16. How Periclean Democracy Operated: T/F • The Board of Magistrates sent allotted members to serve as judicial reviewers for murder cases. • Archons and ex-archons had important festive and legal duties • Law suits used jury men selected from 6000 male citizens made available by lot. • Generals were elected by the archons. • Athens established an empire which controlled five tributary districts. • The Assembly was the largest and most powerful political body in Athens

  17. How Periclean Democracy Operated: T/F 12. People were chosen by lot to serve jury duty.

  18. Unit 1Principles of Greco-Roman, Judeo Christian Thought The Ancient Roots of Democracy Greece / Athens

  19. c. Greek Philosophers – SPA What was their ideal form of government? 1.) Socrates a.) What led to the trial of Socrates? Trial’s outcome? b.) What was the impact of his trial on his students and on their view of democracy?

  20. 2.) Plato a.) Republic b.) What was his ideal form of government? 3.) Aristotle a.) Politics b.) What was his ideal form of government?

  21. Unit 1Principles of Greco-Roman, Judeo Christian Thought “Until philosophers are kings, or the kings and princes of this world have the spirit and power of philosophy, and political greatness and wisdom meet in one, and those commoner natures who pursue either to the exclusion of the other are compelled to stand aside, cities will never have rest from these evils- no, nor the human race, as I believe- and then only will this our State have a possibility of life and behold the light of day.” Plato

  22. Unit 1Principles of Greco-Roman, Judeo Christian Thought The Ancient Roots of Democracy Rome

  23. B. Rome (509 - 44 B.C.) 1. Republic - representative government - no monarch 2. Law (Twelve Tables - 451 B.C.) a. Should be based on reason and justice and protect citizens and property b. Applies to all peoples (regardless of their nationality) c. Legacy

  24. 3. Natural Law and Stoicism a. In nature certain rational principles and standards apply to all people in all times b. Stoics – Greek philosophers 1. everyone is born with the capacity to reason 2. since reason was common to all people, all people were basically equal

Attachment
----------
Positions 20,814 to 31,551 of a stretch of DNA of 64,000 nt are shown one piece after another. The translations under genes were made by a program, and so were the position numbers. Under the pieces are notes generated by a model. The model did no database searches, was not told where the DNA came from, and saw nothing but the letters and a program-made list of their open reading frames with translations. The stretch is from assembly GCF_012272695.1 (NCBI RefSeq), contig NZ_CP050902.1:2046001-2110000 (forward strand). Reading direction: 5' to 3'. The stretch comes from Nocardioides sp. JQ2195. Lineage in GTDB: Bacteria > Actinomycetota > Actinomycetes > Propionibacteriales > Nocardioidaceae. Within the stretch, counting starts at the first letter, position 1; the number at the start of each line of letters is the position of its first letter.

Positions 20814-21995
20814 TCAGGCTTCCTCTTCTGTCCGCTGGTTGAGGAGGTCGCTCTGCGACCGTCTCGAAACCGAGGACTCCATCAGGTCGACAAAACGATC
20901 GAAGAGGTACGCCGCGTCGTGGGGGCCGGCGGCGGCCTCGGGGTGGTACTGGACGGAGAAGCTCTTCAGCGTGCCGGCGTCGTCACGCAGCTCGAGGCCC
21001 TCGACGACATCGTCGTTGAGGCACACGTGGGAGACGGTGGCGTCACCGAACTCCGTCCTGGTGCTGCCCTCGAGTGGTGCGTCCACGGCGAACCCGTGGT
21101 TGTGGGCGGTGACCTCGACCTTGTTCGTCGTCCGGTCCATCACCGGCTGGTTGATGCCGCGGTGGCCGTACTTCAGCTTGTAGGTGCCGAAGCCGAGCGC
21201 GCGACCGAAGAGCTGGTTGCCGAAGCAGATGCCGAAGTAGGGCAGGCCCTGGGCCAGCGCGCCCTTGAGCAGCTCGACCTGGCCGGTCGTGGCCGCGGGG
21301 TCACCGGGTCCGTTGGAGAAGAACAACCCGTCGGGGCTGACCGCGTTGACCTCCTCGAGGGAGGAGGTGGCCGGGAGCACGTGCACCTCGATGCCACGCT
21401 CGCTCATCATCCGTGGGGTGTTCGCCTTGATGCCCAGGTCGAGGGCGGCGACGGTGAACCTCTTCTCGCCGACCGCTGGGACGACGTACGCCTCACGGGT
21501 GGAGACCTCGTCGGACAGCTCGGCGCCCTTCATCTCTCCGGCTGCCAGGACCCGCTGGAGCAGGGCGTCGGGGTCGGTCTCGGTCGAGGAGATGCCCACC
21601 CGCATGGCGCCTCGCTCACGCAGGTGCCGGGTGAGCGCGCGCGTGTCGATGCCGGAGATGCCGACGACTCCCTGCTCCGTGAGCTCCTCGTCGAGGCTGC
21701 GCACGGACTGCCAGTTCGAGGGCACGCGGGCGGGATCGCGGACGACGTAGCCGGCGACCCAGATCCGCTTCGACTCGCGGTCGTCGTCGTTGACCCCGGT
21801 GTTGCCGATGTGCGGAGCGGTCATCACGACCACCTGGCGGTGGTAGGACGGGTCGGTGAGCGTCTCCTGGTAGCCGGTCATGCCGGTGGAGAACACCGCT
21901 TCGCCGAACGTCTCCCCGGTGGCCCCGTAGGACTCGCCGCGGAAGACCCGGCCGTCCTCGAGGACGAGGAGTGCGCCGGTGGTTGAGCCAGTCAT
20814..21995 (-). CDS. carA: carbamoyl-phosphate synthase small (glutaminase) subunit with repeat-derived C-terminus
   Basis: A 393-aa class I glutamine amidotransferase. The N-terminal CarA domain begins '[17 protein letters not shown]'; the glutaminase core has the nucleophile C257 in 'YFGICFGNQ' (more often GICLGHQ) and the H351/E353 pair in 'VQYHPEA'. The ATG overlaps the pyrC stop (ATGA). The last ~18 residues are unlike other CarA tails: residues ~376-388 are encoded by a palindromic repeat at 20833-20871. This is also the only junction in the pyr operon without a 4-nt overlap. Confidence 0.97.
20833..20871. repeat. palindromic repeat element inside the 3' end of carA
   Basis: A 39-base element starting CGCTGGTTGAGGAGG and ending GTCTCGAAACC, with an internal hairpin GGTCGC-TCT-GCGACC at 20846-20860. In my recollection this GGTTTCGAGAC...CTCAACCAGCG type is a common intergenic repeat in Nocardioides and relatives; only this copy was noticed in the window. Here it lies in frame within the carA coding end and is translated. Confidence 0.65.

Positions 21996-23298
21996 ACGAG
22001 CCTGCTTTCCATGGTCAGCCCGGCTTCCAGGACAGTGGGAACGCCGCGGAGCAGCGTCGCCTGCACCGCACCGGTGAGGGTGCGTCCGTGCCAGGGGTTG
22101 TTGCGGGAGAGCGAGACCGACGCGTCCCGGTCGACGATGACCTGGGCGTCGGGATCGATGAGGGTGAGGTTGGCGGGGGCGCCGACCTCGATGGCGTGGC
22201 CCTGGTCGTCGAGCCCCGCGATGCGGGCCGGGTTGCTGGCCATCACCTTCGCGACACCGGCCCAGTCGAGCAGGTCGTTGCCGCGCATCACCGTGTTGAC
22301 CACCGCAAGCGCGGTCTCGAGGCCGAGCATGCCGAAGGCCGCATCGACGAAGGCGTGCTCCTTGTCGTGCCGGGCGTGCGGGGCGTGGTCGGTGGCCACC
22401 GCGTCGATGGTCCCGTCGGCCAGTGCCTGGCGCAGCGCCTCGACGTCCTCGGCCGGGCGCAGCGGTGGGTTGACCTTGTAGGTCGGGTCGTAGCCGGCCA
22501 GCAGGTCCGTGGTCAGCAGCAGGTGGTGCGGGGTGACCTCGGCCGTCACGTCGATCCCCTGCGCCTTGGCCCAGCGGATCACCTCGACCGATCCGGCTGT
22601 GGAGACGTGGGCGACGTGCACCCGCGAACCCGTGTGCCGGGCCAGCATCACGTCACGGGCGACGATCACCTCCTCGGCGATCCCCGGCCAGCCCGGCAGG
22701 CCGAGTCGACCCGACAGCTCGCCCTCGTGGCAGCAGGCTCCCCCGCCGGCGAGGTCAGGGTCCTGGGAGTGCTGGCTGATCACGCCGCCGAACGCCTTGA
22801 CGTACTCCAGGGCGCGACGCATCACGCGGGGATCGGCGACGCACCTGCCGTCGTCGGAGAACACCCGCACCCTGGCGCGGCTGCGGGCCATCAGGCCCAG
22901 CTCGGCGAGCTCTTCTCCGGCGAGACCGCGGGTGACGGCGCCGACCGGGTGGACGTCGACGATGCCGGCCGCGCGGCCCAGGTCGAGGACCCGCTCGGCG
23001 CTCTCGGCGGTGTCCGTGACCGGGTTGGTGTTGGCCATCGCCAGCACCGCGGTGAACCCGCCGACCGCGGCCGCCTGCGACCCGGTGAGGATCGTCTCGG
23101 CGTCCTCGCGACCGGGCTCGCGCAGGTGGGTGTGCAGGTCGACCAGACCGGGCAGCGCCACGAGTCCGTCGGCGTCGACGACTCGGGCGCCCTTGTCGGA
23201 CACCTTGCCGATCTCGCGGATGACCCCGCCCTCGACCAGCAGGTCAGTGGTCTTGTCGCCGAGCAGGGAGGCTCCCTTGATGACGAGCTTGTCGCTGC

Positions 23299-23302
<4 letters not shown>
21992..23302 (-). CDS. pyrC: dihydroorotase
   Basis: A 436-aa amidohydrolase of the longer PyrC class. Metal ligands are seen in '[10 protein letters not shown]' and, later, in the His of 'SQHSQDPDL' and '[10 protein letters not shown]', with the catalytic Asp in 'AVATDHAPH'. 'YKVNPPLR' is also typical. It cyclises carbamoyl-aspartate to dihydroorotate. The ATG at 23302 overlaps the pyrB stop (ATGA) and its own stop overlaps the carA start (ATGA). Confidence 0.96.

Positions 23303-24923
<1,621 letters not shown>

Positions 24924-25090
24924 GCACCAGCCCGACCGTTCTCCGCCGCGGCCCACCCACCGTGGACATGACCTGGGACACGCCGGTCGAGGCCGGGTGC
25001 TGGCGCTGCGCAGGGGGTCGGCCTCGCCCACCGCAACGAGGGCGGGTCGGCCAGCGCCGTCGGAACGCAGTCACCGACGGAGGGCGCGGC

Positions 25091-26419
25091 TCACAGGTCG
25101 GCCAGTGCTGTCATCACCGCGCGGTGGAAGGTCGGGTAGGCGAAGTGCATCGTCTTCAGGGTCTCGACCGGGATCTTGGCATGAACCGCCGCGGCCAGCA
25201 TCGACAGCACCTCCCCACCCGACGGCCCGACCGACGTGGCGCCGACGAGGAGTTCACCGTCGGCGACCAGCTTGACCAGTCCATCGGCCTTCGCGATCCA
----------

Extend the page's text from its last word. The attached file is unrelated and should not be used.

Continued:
25. 3. since people are fundamentally alike they are subject to the same moral law and principles 4. human law must not violate the higher natural law c. Legacy – evolves later into theory that people have certain rights that no legitimate government can deny

  26. Unit 1Principles of Greco-Roman, Judeo Christian Thought The Ancient Roots of Democracy Rome

  27. Reasons for the Fall of the Roman Empire • 1. Political • a. The dictatorial government was inefficient and corrupt – it did not command the people’s loyalty. • b. Vast empire was impossible to govern from one central city. • c. Rivalry over the throne led to destructive civil wars.

  28. 2. Economic a. Small farmers abandoned their lands, lost incentive to work/improve farming techniques. b. Large estates control trade and farming – much is curtailed both trade and industry. c. Heavy tax burden – loss of incentive d. widespread use of slaves in industry and agriculture caused great unemployment

  29. 3. Social a. People’s interest lay mainly in luxury and survival – patriotism/service almost vanished

  30. 3. Social b. Sharp class distinctions – upper classes (i.e.. wealthy/educated) 4. Military a. warlike spirit of the Roman replaced by Christian teachings of love and universal peace.

  31. 4. Military b. Roman armies employed professional soldiers – including Germanic tribesmen (mercenary) c. Soldiers see themselves as the masters of the State – not servants but masters of their property

  32. d. Loyalty of mercenaries is questioned - uncertain verses the average Roman

  33. CIAO Baby!

  34. Focus Question: The Greeks and Romans both shared the belief that it was man’s ability to reason that elevated his value, his dignity. What fundamental belief did the Jewish or Christian faiths share that gave them reason to dignify man?